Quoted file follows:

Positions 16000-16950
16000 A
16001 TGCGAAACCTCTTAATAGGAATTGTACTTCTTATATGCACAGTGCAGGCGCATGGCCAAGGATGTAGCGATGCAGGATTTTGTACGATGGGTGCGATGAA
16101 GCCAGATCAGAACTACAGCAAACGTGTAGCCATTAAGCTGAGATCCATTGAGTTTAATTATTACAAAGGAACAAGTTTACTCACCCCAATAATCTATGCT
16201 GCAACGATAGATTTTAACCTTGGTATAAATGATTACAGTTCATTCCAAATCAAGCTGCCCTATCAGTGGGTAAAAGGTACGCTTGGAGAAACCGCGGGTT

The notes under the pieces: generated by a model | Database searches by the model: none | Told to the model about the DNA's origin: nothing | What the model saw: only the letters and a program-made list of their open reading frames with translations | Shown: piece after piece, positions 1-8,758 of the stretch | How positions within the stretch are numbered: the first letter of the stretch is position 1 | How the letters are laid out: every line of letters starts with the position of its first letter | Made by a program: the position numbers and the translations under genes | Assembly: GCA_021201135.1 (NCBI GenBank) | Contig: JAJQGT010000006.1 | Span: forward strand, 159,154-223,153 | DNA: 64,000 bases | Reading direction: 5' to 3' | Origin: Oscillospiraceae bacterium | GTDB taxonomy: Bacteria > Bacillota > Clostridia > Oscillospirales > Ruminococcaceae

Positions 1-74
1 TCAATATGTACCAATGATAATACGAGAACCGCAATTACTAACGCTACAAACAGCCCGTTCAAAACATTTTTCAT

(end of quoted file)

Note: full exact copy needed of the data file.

Positions 16000-16950
16000 A
16001 TGCGAAACCTCTTAATAGGAATTGTACTTCTTATATGCACAGTGCAGGCGCATGGCCAAGGATGTAGCGATGCAGGATTTTGTACGATGGGTGCGATGAA
16101 GCCAGATCAGAACTACAGCAAACGTGTAGCCATTAAGCTGAGATCCATTGAGTTTAATTATTACAAAGGAACAAGTTTACTCACCCCAATAATCTATGCT
16201 GCAACGATAGATTTTAACCTTGGTATAAATGATTACAGTTCATTCCAAATCAAGCTGCCCTATCAGTGGGTAAAAGGTACGCTTGGAGAAACCGCGGGTT

The notes under the pieces: generated by a model | Database searches by the model: none | Told to the model about the DNA's origin: nothing | What the model saw: only the letters and a program-made list of their open reading frames with translations | Shown: piece after piece, positions 1-8,758 of the stretch | How positions within the stretch are numbered: the first letter of the stretch is position 1 | How the letters are laid out: every line of letters starts with the position of its first letter | Made by a program: the position numbers and the translations under genes | Assembly: GCA_021201135.1 (NCBI GenBank) | Contig: JAJQGT010000006.1 | Span: forward strand, 159,154-223,153 | DNA: 64,000 bases | Reading direction: 5' to 3' | Origin: Oscillospiraceae bacterium | GTDB taxonomy: Bacteria > Bacillota > Clostridia > Oscillospirales > Ruminococcaceae

Positions 1-74
1 TCAATATGTACCAATGATAATACGAGAACCGCAATTACTAACGCTACAAACAGCCCGTTCAAAACATTTTTCAT